You can take this a step further and look at things like lunches and snacking in the office. Perhaps suggest or offer healthier alternatives, replacing crisps and chocolate with fruit and nuts, for example. Save the treats for birthdays and other special occasions.
You may also want to encourage better physical health amongst your team, too. Perhaps taking a walk to have a chat or informal meeting rather than sitting; or even a company challenge to get people moving. If you can arrange it, perhaps offering a discounted gym membership would be a good perk for your people, to encourage good health. You could even consider arranging a regular class for your team, like a weekly yoga session, or martial art lessons.
All of this will make for more relaxed, happier employees, but it’s important to remember that physical activity with colleagues isn’t for everyone. Don’t force it upon anyone or pressure anyone into taking part in anything they feel uncomfortable with.
Don’t forget your team’s mental health. Keep an eye out for signs of stress, anxiety or depression, and make sure that all of your managers know the signs to look out for, too. If you do spot any of the warning signs, take immediate action by having a confidential chat with your employee and offering the right support to help them cope.
And, as with all of the other points in this guide, don’t forget your remote workers. Make sure their working environment is comfortable, and that they have everything they need to be able to do their job. Include them in any fitness initiatives, and schedule regular catch-ups so that you can spot any signs of declining mental health.
5. Offer regular feedback and reward
Are your people doing an amazing job? Tell them!
While you might be beaming on the inside because of something an employee has done, it might not always be obvious that you’re thrilled. Praise is often overlooked in the workplace, but recognition – private or public – can go a really long way towards inspiring your team and encouraging real progress.
And, if someone has done a good job, don’t just say “good job”. Tell them WHY it was a good job and the impact it has had (has it moved you closer towards hitting a goal? Has it won new clients? Has it added new skills to the business?).
Not only does this approach motivate your people, but it also helps them to understand what you want and need from them going forward.
It’s equally important to let your people know if they’ve done something detrimental. It doesn’t have to mean a telling off or a warning, but helping people understand their mistakes means they’re far less likely to repeat them in future.
If someone has done an exceptionally good job with something, you may want to consider a reward. This doesn’t have to be a grand gesture, but simply something to say well done. This could range from an ice cream for the team on a hot day, to a bottle of something or a gift card for an individual achievement, or even more responsibility for someone working towards a professional goal.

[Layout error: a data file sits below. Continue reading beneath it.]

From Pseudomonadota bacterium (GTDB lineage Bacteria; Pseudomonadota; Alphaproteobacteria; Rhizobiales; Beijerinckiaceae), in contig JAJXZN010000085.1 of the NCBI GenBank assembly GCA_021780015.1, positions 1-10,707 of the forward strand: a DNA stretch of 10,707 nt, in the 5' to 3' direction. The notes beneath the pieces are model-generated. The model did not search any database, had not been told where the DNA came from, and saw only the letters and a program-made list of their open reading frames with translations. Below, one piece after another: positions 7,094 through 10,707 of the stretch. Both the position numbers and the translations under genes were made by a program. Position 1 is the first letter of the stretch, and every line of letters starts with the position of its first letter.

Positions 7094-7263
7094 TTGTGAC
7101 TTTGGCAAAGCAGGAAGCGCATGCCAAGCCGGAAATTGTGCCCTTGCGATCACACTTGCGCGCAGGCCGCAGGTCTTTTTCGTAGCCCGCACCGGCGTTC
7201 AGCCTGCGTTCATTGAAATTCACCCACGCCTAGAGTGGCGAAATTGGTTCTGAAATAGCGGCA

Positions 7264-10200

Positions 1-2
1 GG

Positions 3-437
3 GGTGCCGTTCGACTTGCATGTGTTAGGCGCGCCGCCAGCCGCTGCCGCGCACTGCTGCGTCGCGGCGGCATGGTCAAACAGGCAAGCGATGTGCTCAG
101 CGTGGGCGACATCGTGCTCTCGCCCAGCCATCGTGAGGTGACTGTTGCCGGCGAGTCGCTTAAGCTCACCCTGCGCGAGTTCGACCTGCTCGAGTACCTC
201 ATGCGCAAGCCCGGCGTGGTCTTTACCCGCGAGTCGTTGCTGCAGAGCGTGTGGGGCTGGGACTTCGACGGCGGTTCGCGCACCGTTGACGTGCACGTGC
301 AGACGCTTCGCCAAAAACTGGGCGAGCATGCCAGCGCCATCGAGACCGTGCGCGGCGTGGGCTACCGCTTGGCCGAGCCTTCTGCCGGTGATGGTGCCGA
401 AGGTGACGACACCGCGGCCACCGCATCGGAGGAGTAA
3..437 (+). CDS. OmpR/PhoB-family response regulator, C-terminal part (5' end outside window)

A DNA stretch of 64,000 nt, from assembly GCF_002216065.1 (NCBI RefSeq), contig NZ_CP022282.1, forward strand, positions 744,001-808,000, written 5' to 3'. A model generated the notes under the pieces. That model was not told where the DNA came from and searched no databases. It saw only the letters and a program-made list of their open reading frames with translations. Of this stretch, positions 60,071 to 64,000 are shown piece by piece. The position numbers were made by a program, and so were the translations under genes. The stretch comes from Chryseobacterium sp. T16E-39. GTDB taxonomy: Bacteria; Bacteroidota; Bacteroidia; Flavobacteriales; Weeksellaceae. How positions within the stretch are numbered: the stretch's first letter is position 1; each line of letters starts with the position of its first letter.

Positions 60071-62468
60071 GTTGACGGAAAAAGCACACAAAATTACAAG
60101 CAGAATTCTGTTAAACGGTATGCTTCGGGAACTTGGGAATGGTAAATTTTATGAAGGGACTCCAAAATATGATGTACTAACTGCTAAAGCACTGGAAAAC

6. Offer the opportunity for development
The majority of your team will feel more valuable – and valued – when they’re learning and enhancing their skills. Provide everyone who wants it the opportunity for development and growth within the business.
This isn’t a one-size-fits-all thing. You will need to tailor learning and development opportunities for each and every member of your team. But it’s not as complicated as it sounds.
You should know from your regular 121 meetings that each person on your team has individual personal and professional goals. They will have ambition to move into a certain role, or to gain particular skills. Look at what they’ll need to develop and achieve each goal, and identify the training or responsibility they’ll require to accomplish this growth.
Your solution may come from training courses, but it could also come from shadowing another employee, or from coaching or mentoring from someone within the business. Work with your employees to decide on the most appropriate course of action for each particular goal, and set a timeframe for each target to be hit.
While you can facilitate growth and guide your people on the right path, make sure this is ultimately being driven by your employees. They need to create their own goals for development and identify the areas that they would like to work on for their learning and progress.
7. Offer more than a good salary
In today’s job market, candidates have the upper hand. They can afford to be a little choosier with the jobs they accept, because there are more jobs than candidates. It also means that it’s a great time for employees to jump ship, if they’re not really happy where they are.
For you, that means you really need to sell your business to any prospective employees, and to offer the right things to attract and retain the very best people. And that means more than a good salary.
Of course, people want to be paid well for the job they do, but they also want other benefits.
Offering things like flexible working, a fantastic culture, and perks like subsidised gym memberships, wellness programmes, opportunities for growth or even help with childcare can really make your business stand out – and make your employees happier.
Over the past couple of years, we’ve realised that our work/life balance is really important. And lots of companies have done more to support their employees to regain theirs. Flexibility, when it comes to working hours and location, has been one of the biggest things to come out of the pandemic. We’ve realised that we don’t need to have a workforce in the same place at the same time in order to be productive. In fact, doing the opposite of that has helped many of us to get more done and to be happier while we’re doing it. If you can give your people a better work/life balance, shout about it! Make sure the people are aware of their options when it comes to working hours and where they work from, and you should be rewarded with a team that is happy, motivated, and productive.
Of course, you need to work on all of these things to create a truly happy and engaged team. No one thing will work on its own. And that may seem like big task, but it really doesn’t have to be.
If you are a business owner or manager and you are finding it difficult to keep your team happy and motivated give me a call. We can discuss yours and your business needs and ensure your team are happy, which means you’re happy and the profits are happy too!
If you’d like a copy of this Educational Guide to share with your managers, download your free copy here.